Watching Celeste and Jesse Forever made me revisit the age-old question of “Can you be BFF with your ex?” In my experience, the answer has been no. I dated my best friend in high school and when it ended, I didn’t have the wherewithal to cut him out. Instead, we just resumed our close friendship without the sex for FIVE YEARS. Oh, it killed me and all my friends were just like, “Ryan, what the hell are you doing? He’s your ex. You can’t be friends with him.” I would dismiss them, saying that it happened back in high school so it didn’t count. We were older now, more mature, and could totally be best friends without it getting weird.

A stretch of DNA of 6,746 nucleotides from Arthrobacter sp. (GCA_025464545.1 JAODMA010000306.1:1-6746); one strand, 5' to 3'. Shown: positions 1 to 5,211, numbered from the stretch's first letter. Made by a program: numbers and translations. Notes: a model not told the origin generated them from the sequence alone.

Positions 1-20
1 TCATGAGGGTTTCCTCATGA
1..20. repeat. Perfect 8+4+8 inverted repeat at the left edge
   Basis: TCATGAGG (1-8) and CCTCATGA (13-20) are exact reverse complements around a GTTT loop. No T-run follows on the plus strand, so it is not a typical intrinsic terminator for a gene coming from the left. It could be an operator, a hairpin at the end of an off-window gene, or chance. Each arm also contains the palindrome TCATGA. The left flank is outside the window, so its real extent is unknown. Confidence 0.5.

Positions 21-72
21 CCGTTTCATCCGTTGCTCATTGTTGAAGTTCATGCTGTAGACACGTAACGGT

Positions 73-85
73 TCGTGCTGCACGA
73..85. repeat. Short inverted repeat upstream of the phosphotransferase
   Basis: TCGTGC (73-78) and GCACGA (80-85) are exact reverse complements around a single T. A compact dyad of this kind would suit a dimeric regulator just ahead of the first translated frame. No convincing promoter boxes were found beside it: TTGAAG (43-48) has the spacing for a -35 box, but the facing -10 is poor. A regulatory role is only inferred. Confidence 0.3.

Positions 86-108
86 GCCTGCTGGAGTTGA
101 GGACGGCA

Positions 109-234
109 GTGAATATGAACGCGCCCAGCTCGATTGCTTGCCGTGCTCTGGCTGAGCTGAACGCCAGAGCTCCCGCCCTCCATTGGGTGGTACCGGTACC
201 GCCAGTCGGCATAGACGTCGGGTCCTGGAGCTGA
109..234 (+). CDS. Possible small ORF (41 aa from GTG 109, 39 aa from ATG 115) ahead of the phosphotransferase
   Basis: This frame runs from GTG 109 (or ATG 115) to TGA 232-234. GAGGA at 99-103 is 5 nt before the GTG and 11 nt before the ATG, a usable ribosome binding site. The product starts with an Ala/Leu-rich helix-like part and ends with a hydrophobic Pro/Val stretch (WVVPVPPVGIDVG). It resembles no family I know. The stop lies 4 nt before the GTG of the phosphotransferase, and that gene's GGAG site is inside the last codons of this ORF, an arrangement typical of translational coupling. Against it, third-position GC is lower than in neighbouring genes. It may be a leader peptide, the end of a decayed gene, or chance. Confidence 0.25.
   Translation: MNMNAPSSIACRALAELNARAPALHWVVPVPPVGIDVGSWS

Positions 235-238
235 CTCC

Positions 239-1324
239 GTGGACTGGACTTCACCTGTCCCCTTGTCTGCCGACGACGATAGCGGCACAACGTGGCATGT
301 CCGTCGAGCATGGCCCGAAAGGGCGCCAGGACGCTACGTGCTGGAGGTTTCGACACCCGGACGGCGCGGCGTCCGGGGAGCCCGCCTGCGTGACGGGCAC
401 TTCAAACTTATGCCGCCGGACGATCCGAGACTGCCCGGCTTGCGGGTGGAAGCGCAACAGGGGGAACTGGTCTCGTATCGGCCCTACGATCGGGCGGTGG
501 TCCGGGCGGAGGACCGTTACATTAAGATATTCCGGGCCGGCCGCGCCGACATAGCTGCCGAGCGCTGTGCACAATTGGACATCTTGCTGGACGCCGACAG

Wrong. So wrong. This is always wrong, right? When has this ever worked out for anybody? Maybe in your 30s and 40s when maturity is a real thing instead of something we PRETEND to have but it certainly doesn’t happen when you’re a 22-year-old psycho with little experience in relationships. Simply put, I lost my shit for five solid years. As long as we continued to be best friends, I was a damn basket case. Why? Because I had never had such a close friendship with another gay guy before or after and it screwed with my head. Our bond was so iron-clad that it made my feelings all smudgy. If we got along so well, why weren’t we together? Isn’t that what you should do with your best friend who also likes boys? Shouldn’t we just get married and be best friends forever?